Tuesday, September 28, 2010

Sidesaddles and Suffragettes




In my living room sits a lovely black antique sidesaddle with ornate tooling on the leather, a Fall colored tapestry seat and a heart shaped metal stirrup. I absolutely adore it, it is like a piece of art to me, but with a real history. I often wonder about the lady who rode it, the horse who wore it, and what their lives were like.
I've been doing some research lately for a book I plan to put to paper and came across some articles on Suffragettes and sidesaddles. I had never really put the two together like that before, but it doesn't take much reading to see how they are entwined. One article states " And while it is common knowledge that the Suffragettes achieved the right to vote in 1920, what has gone undetected is that these brave women rode into the voting booth as second-class citizens on a sidesaddle, then galloped out astride."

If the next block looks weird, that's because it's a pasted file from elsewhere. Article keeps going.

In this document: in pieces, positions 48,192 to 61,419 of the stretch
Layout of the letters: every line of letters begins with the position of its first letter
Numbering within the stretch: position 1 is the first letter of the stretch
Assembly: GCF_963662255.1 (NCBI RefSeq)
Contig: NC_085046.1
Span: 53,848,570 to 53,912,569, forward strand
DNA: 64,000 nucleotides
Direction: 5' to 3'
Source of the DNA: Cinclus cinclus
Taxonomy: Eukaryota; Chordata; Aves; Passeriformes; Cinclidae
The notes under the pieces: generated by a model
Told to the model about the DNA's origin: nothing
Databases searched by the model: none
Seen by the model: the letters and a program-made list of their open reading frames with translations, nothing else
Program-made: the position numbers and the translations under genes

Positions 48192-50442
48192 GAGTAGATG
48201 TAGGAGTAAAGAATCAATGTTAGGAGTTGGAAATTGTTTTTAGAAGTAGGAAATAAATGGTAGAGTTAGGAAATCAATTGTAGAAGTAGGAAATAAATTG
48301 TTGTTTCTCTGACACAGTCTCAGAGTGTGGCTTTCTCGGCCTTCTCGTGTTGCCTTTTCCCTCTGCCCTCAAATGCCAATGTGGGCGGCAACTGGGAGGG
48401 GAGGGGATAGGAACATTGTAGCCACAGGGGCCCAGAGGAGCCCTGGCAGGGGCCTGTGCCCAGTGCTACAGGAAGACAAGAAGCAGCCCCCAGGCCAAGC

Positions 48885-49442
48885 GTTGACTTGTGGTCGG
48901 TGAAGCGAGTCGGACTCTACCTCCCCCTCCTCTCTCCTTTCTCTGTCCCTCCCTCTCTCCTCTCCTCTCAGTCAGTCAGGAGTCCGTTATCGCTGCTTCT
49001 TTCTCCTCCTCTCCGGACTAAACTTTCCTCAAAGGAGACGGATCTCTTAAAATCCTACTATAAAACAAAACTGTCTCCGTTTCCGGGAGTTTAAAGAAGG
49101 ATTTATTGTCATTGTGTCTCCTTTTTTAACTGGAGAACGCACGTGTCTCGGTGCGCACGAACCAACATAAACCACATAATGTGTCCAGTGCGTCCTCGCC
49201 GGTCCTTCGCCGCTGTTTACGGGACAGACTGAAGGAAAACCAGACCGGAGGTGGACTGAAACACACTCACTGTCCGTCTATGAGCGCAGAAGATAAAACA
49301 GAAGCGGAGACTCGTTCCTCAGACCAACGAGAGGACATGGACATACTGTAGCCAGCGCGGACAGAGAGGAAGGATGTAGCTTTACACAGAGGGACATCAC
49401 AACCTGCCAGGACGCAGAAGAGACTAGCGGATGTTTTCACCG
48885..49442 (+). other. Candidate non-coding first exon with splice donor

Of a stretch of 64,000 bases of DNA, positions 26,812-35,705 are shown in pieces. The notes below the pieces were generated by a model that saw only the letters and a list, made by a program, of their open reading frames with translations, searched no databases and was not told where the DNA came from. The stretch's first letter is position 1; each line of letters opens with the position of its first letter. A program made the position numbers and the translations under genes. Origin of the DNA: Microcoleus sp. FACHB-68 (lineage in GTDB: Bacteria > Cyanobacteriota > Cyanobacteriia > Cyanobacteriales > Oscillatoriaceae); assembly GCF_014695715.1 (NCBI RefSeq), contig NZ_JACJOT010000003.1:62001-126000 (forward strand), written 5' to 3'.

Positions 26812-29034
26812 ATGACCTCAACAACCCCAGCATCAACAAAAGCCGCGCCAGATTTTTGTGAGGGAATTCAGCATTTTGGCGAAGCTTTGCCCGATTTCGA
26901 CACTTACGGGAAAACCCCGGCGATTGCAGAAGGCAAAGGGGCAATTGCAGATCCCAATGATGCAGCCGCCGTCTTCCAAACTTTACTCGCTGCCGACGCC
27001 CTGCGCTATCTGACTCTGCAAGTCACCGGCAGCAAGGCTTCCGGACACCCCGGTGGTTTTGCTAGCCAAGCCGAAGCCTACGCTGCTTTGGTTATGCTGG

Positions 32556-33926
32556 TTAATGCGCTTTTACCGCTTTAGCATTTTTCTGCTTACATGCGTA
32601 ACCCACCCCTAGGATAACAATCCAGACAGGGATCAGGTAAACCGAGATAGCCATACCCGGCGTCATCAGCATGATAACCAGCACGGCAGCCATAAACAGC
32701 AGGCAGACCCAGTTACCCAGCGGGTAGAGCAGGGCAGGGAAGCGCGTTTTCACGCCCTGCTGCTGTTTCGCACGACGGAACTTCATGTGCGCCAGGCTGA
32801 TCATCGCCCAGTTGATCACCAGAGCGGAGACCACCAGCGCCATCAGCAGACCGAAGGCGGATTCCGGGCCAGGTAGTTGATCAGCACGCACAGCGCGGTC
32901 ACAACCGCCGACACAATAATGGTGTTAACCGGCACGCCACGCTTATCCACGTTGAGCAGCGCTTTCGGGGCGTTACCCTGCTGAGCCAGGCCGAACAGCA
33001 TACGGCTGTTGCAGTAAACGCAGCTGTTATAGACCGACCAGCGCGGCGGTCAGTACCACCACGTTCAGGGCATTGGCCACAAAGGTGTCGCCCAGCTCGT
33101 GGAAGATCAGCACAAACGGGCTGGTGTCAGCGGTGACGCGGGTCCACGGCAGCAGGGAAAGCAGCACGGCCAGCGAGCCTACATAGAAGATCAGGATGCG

Sidesaddles were conceived as a political and social tool of oppression to women and this is why the Suffragettes rode astride, and why they caused such a stir. Back then women could be arrested for indecent exposure for wearing a split skirt or pants. All that was indecent was the implication that women were less than men.
One of the cowgirls I collect images of, is Alberta Claire, who was a well know Suffragette. She is know as the "Girl From Wyoming." Inez Milholland was another who dared to ride astride and fight for womens rights. You can read about them, Catherine the Great, Evelyn Cameron and more of these brave women on the internet if you wish to learn about them.
Now, I wonder even further who rode in that saddle and what she thought about it.


Photo from my collection

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